Back to the sewing machine to topstitch the gap closed.
To wear the scarf:
Place the wide part at the back of your head just covering your hairline. Pull the pointy ends upwards, covering the tops of your ears, and tie in a knot on top of your head.
This is perfect for messy hair days and curly-haired girls too. To make it into a more formal look, pin curls on top of your head, tie this scarf up, and wear it with a pretty dress.
If you're going for a 40's style, you can pair the scarf with wide-legged trousers and a boxy button-up top. This hair scarf is for anyone looking for a quick and easy retro hairstyle!
So, what do you think of the pattern? It was easy right? Do you plan on making as many as you can for the summer? I wear my hair up most summer days and this thicker style is what I've been yearning for! Easy & cute hair... yes, please!!!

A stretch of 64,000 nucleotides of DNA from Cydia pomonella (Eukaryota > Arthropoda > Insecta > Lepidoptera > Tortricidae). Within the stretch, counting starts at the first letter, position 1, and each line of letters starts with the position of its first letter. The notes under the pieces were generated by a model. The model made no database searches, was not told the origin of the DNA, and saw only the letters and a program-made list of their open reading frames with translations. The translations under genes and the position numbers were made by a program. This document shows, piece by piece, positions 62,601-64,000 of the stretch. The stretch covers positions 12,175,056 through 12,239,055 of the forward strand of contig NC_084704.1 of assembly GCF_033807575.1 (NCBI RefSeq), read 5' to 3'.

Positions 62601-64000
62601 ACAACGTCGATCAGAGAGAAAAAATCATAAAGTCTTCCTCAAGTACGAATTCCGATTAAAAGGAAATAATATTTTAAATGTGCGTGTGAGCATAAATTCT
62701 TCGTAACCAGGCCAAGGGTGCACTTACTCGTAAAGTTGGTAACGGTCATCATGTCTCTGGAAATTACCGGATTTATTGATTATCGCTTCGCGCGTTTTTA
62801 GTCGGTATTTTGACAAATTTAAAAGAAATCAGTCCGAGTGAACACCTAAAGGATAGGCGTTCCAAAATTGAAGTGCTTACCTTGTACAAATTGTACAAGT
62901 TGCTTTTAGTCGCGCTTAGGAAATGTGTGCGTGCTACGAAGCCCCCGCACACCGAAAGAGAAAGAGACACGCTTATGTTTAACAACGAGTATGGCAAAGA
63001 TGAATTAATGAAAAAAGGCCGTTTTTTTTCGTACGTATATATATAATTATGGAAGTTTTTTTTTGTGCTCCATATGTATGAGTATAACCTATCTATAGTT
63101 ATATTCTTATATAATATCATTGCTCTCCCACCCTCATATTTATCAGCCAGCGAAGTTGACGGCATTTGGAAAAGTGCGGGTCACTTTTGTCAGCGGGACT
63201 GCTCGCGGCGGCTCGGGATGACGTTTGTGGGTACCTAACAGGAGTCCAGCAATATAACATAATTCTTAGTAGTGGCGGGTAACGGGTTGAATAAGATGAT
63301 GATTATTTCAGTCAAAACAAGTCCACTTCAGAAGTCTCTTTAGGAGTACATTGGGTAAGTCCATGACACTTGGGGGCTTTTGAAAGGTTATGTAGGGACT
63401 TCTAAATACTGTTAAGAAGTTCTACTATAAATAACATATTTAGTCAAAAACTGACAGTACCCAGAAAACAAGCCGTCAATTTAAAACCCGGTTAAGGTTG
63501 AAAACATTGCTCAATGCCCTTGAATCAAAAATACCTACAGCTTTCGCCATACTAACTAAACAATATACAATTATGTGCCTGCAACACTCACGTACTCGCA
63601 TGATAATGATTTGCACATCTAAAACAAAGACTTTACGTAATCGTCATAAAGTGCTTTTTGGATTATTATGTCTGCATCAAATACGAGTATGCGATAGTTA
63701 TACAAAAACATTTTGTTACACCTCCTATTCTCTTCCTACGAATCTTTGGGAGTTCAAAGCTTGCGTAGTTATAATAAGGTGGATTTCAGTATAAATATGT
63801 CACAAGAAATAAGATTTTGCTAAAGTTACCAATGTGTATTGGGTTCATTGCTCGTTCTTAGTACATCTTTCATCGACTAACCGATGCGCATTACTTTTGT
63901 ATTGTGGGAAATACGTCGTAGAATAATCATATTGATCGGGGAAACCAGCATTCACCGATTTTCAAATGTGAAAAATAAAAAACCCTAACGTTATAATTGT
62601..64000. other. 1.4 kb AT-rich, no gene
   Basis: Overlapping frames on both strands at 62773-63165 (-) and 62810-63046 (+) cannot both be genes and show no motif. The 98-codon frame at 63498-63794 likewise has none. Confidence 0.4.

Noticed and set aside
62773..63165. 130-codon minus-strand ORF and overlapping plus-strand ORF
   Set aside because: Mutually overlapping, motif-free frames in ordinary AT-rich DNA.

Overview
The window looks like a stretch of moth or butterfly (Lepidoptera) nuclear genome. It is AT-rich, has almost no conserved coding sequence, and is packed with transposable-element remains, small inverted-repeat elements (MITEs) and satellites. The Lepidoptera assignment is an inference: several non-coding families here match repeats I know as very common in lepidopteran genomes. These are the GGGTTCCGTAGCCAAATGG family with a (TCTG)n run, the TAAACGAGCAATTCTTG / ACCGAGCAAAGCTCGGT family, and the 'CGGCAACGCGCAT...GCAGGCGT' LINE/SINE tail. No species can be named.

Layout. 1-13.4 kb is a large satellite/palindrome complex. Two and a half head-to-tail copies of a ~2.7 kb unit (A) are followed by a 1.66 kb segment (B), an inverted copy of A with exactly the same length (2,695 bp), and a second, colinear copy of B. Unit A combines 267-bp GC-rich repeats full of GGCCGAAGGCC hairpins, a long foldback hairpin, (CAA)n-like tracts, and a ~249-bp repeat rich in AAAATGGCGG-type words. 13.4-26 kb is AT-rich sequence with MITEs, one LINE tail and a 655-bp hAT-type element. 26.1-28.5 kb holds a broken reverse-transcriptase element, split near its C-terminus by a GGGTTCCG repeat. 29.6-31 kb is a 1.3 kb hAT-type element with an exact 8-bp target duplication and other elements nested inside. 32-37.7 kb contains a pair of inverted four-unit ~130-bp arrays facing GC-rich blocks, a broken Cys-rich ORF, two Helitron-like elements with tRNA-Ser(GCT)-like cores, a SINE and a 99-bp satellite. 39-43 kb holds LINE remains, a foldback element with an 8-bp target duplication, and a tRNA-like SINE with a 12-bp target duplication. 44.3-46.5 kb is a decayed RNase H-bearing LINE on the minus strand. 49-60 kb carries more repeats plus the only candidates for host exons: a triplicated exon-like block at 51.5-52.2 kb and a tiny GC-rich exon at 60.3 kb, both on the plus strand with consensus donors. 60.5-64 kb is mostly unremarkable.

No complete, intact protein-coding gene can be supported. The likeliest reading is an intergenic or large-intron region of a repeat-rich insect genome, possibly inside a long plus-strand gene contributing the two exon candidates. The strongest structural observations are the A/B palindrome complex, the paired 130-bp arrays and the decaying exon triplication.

If you make one or ten, please tag me on Instagram. I want to see them aallll! Use the hashtag #sewingtothemoonScarf
Let me know in the comments below if you've made this or plan to. I seriously can't tell you how overly excited this whole process made me. :D
Thanks for all the love and support on social and here! Sewing people are the best people.
My mama gave me a small bag of vintage sewing things she found while rummaging through the garage. She thought I might like them, and she was right! So, I had to share.
Hi there, I'm Annette and I love eating and sewing. I usually have a cup of coffee or tea with me, but not next to my machine because I'd probably spill it. I am the reason we can't have nice things.